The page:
It’s easy to imagine that early bird tax filers are punctual in everything they do, maybe even embodying that Ben Franklin wisdom about bedtimes. While they may be the salt of the earth—generally making filing season just a little easier for tax pros—some may get a little impatient when it comes to their refund status. The good news is that the IRS “Where’s My Refund?” tool makes it easy for taxpayers to check their refund status, so you can get back to the mountain of returns sitting on your desk.
How do taxpayers use the “Where’s My Refund?” tool?
If on IRS.gov/Refunds, simply scroll down until you find the blue Check My Refund Status button, click it, and—according to the page—be ready to supply the following information:
- Social security number or ITIN
- Your filing status
- Your exact refund amount
The IRS2Go Mobile App is available for download on Amazon, Apple, and Google devices, and checking your refund status still requires the above information. That said, the app has additional features that will let taxpayers make payments, check IRS social media and newsletters, and generate security codes for other IRS accounts.
The agency says “Where’s My Refund?” will display that information after receiving the taxpayer’s return—though it’s available much faster for those who file electronically:
- E-filed returns display refund status within 24 hours
- Paper-filed returns display refund status within 4 weeks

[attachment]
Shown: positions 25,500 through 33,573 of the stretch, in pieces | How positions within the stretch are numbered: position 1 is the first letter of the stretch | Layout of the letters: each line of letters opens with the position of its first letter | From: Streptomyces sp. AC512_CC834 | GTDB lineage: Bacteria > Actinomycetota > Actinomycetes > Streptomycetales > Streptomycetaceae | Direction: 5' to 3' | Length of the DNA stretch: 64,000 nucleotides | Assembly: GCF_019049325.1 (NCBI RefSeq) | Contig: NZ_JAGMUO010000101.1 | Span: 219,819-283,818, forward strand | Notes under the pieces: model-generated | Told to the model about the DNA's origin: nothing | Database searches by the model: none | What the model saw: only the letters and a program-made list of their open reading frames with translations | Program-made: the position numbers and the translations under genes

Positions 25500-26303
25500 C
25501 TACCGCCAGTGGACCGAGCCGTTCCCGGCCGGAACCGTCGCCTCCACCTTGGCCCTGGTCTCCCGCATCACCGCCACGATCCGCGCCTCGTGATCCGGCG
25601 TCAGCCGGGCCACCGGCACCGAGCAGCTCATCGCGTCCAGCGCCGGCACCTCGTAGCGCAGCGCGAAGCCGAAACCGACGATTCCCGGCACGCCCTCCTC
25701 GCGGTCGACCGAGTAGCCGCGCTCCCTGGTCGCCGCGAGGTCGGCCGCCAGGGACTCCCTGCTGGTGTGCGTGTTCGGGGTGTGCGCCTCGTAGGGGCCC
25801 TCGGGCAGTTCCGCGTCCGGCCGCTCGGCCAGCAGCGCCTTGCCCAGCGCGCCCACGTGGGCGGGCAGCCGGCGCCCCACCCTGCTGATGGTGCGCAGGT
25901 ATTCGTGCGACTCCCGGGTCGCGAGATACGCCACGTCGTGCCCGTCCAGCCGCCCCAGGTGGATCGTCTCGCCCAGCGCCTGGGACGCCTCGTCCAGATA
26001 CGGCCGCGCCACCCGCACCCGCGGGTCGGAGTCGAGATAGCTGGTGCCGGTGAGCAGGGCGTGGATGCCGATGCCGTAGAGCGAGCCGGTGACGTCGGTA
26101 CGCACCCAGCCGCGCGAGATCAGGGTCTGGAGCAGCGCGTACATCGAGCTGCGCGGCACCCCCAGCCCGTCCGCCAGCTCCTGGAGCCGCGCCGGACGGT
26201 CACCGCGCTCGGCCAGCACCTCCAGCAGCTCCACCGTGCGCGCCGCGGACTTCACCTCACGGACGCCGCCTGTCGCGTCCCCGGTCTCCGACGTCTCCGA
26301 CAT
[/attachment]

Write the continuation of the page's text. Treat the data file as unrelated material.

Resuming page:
As for what the tool actually displays, the IRS says users will see one of three possible statuses:
- Return Received
- Return Approved
- Return Sent
Regardless of what an individual refund status happens to be, the IRS stresses that calling to ask about a return or request transcript won’t make things go faster (something you can relate to, I’m sure). That said, there are some legitimate reasons that can cause a logjam in the refund process.
What causes refund delays?
In addition to paper-filed returns being slower to arrive and process, the IRS notes four things that can slow down the refund process:
- The return may include errors or be incomplete.
- The return could be affected by identity theft or fraud.
- The return includes a claim for the Earned Income Tax Credit or Additional Child Tax Credit.
- The time between the IRS issuing the refund and the bank posting it to an account since many banks do not process payments on weekends or holidays.
If there’s a problem with a taxpayer’s return—from incorrect info to duplicate returns—the IRS will reach out to the taxpayer. And, lucky for your clients, paid tax return preparers can often diagnose problems based on error codes they see after e-filing. (For example, a duplicate return error could mean the client is the victim of identity theft.)